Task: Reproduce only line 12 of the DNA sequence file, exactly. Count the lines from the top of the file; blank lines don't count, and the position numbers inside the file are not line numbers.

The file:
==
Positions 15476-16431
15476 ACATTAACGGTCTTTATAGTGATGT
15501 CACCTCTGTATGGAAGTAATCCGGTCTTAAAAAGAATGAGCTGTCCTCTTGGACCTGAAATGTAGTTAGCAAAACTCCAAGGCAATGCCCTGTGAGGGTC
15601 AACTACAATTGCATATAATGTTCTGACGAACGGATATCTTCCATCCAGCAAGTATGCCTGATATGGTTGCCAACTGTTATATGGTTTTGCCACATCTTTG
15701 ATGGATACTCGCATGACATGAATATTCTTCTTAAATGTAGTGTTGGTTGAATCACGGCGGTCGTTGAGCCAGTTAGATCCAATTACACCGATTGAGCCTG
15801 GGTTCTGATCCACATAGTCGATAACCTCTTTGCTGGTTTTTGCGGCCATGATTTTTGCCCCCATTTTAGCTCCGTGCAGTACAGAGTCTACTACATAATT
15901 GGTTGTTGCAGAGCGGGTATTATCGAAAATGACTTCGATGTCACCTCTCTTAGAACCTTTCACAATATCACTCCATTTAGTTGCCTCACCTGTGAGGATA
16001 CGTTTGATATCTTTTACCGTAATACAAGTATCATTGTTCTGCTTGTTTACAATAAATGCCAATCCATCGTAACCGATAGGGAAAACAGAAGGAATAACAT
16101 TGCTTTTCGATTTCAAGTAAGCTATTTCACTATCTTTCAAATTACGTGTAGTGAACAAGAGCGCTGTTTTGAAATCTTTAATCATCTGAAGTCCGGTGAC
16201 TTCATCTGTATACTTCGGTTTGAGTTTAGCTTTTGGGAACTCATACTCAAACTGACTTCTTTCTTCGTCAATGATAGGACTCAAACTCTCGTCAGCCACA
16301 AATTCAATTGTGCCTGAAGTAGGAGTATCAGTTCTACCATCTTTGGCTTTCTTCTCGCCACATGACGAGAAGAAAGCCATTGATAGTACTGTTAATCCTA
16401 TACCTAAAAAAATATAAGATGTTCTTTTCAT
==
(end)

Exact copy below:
16401 TACCTAAAAAAATATAAGATGTTCTTTTCAT